The developers you work with know that poor names are one of the most difficult impediments they experience. The names that aren't useless are actively misleading. What you may not know is that bad names also account for 30% of the cost of your stories and 20% of your bugs. Fix the names and you will go faster.

Most people try to come up with great names, but this rarely works because to do it well, a developer is juggling seven decisions at once. It turns out that to name a piece of code well requires design thinking at the same time as detailed cognition. Our brains cannot do this, so it overloads and then a bad name is born.

Arlo Belshee (20 years of programming experience) and Marian Willeke (15 years of instructional design experience) have combined forces to bring you a mobbing workshop simulation that gives YOU the tools to facilitate your development team through tiny habit shifts that will decrease story time by 30% immediately and decrease bugs by 20% over six months.

Attend this workshop to learn how you can reduce your developers' frustration while getting more features!


Outline/Structure of the Workshop

This workshop is a Train the Trainer motif focused on non-coders. We lead them through simulation how they can set up the mobbing workshop for their development teams, teach them the terminology through metaphors on what matters for them to know, and give them a facilitator's guide to follow to ensure a successful experience.

10m - discuss why this matters so much
20m - facilitate strategic planning to ensure success and overcome imposter syndrome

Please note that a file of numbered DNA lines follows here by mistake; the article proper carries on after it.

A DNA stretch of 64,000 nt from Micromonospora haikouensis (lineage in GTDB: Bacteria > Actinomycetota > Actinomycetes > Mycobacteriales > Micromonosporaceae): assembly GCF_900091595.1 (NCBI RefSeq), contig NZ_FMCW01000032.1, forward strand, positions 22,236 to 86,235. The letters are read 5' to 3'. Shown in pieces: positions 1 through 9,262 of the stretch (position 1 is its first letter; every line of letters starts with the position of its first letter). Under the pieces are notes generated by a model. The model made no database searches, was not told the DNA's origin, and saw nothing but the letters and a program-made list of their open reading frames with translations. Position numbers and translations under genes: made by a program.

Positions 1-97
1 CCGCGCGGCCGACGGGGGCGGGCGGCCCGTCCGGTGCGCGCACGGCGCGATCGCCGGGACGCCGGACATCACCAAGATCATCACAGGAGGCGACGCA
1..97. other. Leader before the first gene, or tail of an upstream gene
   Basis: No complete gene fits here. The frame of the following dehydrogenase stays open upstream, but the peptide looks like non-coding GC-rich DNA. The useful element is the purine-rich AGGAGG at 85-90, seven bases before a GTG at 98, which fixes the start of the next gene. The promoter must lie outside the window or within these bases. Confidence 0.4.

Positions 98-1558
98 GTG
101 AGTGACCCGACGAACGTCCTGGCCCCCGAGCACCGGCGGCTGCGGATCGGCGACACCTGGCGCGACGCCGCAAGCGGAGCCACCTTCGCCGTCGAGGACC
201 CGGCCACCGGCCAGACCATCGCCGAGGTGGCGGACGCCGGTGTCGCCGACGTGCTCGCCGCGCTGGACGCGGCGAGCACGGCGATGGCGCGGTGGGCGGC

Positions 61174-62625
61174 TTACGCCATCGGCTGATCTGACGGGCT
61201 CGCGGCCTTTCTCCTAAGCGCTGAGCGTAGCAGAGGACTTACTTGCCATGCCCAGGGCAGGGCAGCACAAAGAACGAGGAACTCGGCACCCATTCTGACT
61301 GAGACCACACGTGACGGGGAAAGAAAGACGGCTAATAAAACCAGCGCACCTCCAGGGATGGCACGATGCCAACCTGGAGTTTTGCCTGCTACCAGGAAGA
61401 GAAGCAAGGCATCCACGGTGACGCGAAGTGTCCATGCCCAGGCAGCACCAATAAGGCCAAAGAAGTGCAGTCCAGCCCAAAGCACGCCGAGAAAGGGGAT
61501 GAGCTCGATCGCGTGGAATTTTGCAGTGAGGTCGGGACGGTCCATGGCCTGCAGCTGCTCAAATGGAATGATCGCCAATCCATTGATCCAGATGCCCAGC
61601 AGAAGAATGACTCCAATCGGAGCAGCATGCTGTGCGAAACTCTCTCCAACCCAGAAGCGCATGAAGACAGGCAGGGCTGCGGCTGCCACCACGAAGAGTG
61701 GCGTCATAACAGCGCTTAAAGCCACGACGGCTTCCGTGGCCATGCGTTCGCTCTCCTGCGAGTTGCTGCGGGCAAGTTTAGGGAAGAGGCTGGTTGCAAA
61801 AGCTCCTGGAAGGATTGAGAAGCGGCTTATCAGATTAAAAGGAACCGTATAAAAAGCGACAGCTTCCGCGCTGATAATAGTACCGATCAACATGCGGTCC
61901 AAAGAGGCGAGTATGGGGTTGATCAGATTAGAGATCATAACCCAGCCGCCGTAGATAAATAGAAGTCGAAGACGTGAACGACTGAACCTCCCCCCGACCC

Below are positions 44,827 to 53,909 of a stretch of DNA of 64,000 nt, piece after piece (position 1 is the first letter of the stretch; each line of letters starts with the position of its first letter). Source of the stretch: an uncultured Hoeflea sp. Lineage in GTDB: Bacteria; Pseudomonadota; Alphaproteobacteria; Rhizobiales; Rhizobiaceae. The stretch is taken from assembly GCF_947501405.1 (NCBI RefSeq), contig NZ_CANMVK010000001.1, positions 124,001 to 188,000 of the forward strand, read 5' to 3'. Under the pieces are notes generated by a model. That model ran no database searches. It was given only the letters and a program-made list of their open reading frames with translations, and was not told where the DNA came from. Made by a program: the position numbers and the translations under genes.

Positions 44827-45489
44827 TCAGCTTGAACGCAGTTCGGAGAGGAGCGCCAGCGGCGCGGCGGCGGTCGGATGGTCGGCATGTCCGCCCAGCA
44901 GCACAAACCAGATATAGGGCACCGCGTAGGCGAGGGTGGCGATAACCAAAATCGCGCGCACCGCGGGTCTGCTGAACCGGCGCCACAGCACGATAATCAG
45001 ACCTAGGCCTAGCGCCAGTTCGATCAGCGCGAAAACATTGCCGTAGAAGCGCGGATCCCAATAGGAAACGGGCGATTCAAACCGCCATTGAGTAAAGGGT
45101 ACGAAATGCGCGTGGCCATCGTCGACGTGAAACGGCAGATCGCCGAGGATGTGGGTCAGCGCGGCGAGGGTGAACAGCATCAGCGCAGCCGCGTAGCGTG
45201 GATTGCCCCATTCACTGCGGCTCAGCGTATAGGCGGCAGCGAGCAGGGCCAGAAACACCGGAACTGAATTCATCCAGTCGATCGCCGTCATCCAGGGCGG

60m - simulation of mobbing workshop flow ****
10m - update plan based on exposure to workshop
20m - questions

**** The workshop is a simulation of Arlo representing the mobbing team with real code and doing real refactoring in-situ. My role as a non-coder is to walk through the facilitator's guide that they also have and can take notes and "facilitate" the workshop. Going through all the habits in a simulated manner takes about 60m. We skip the videos because they are targeted to the developers in lieu of the non-coder's lack of knowledge. However, we take that time in the simulation to summarize the concepts that the videos cover and help them (audience) understand what the devs need to know and how to facilitate the conversation to get to the video.

We have performed this workshop at Agile 2019 with a high degree of success and empowerment for product owners and scrummasters. A couple testimonials we received as a result include:

  • I feel like I can talk to them [devs] now!
  • I've facilitated mob programming before, but I never had these good questions!

Learning Outcome

  • Understand the business implications and benefits of refactoring
  • Develop a plan for facilitating the workshop to your development team
  • Discover the challenges and subsequent waste that developers face with naming conventions
  • Discover a path to reduce developer frustration while increasing business outcomes

Target Audience

Product owners, scrum masters, tech leads, front line managers

Prerequisites for Attendees

  • Familiarity with basic agile processes (improvement cycles, iterations, etc)
  • Experience with facilitation
schedule Submitted 1 year ago